One of the few principles of the 18th Century Enlightenment that will be familiar to many people today is that of Voltaire:
It is a principle for which many Britons have indeed died, when Conservatives and Communists, Empire Loyalists and Anarchists, jointly fought against those who challenged such an important part of who we are as a nation.
And then along came Jacqui Smith.
American "Shock Jock" Michael Savage has been excluded from entry to this country. He had no plans to come here. He poses no threat to any person here, and yet has been placed in the same category of persons as Russian Nazi Skinheads who promote the attacking of Jews and those who promote suicide bombing. Why?
If the Conservative Party is to establish itself as a true defender of liberty it is essential that this simple question is asked, pursued, and driven home between now and the coming election as a litmus test of whether this country is to be a truly liberal society – in the true sense of the word – or an increasingly narrow one where debate can be restricted in accordance with an increasingly narrow "progressively radical" agenda.
Mr Savage will not be to everyone's taste, even in the Conservative Party. He expresses himself in forthright terms.
He dislikes the influence of the Hollywood "gay mafia" in a similar way that climate change protesters "hate" Big Oil. He asks liberal priests where in the Bible it says it is OK to kill children in the womb. Strong stuff, discomforting to many perhaps, but surely not something that has yet become un-sayable in a free society?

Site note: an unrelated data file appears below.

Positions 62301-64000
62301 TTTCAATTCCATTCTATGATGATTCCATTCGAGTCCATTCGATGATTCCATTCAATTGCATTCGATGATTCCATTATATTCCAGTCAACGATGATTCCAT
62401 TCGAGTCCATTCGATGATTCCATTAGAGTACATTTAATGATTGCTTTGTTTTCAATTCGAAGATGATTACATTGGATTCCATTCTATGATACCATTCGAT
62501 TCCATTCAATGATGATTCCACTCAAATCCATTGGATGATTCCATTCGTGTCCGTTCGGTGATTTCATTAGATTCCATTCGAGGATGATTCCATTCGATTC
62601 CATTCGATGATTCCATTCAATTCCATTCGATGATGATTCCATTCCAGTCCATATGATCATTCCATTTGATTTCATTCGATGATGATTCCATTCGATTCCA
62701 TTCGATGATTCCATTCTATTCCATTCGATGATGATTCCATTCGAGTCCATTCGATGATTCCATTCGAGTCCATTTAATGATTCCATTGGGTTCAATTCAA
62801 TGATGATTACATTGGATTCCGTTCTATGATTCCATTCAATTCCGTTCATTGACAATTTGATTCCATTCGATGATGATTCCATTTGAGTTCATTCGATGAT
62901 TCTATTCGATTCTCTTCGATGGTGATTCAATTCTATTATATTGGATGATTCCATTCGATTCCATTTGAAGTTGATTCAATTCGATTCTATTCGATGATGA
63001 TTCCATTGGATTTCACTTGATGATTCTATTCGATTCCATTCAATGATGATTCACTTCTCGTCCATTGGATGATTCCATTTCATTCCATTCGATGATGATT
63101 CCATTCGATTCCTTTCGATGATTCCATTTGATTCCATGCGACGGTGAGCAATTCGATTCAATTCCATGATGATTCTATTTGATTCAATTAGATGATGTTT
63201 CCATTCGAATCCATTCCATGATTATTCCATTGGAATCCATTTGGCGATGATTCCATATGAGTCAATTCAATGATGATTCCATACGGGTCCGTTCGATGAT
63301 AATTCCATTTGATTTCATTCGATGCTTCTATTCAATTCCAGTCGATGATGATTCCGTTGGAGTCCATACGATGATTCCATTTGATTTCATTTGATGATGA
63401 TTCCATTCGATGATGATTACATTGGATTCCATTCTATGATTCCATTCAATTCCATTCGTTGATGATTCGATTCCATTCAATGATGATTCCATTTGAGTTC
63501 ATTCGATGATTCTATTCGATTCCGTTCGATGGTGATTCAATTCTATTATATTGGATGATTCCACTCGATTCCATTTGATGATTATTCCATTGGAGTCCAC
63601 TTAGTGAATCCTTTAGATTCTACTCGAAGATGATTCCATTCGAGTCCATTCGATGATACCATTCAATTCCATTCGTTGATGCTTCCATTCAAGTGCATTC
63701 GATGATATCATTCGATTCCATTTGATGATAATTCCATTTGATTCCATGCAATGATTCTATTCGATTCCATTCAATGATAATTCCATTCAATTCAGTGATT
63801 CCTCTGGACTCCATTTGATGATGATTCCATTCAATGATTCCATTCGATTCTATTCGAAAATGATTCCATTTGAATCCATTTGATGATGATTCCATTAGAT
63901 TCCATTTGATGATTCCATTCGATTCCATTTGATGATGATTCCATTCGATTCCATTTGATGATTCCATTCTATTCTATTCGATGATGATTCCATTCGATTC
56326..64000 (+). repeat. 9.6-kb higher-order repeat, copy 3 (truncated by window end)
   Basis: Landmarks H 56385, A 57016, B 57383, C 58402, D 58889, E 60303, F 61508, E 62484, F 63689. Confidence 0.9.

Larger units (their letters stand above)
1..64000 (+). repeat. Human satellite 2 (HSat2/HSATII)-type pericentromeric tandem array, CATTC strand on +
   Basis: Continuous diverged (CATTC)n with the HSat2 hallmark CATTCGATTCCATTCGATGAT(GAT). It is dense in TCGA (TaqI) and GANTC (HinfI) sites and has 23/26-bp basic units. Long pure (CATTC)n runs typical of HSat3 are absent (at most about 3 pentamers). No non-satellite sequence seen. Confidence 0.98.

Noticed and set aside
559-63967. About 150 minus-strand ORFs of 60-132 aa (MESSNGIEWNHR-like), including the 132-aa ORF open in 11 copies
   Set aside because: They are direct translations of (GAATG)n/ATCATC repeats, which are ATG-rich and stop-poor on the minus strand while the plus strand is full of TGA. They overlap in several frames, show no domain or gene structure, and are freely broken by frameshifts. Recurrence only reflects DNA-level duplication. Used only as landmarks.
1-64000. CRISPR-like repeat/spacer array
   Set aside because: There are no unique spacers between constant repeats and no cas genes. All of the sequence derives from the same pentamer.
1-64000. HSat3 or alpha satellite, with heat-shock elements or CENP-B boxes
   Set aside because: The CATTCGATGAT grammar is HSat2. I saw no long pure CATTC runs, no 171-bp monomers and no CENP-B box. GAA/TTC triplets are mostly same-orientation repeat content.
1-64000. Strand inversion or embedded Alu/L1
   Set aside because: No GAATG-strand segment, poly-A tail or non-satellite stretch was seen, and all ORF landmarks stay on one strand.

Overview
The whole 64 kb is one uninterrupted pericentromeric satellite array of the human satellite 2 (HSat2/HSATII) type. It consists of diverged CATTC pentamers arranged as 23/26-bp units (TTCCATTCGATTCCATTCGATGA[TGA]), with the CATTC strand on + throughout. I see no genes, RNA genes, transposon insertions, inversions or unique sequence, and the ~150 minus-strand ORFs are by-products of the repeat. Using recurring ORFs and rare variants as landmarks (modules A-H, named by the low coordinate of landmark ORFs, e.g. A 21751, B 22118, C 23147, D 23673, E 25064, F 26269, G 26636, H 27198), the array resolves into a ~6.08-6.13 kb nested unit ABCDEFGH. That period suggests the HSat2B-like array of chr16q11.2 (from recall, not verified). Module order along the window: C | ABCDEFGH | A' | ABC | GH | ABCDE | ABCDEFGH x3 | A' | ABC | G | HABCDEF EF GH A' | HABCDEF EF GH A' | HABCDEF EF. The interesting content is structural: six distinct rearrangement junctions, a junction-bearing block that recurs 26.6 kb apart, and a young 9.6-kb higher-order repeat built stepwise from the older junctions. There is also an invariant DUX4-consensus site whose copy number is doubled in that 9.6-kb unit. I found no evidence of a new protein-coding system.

He does not, however, promote "hatred" in a way that places him in a different category than, say, Michael Moore, who could, to no greater or lesser degree, have been said to have promoted "hatred" of George W Bush".
I strongly suspect that in accordance with its "balanced" approach, the Government dare not ban an Islamic figure without finding someone from a different perspective to "prove" its even-handedness. That is the signifier of their moral cowardice.
If Mr Savage does not want to come here, it would be easy to let this matter pass, and yet the fundamental question surely divides who we are, from who New Labour has become. It is a cause that is still capable of rousing the libertarian instincts in all parts of society, those who agree with Mr Savage and those who do not.
It is a simple but important watershed moment and if we deserve to be trusted with shaping the future of our country in accordance with the finest traditions of the past it is essential that we do not fail the test.
The country that could accommodate Karl Marx can surely cope with a Californian polemicist like Mr Savage.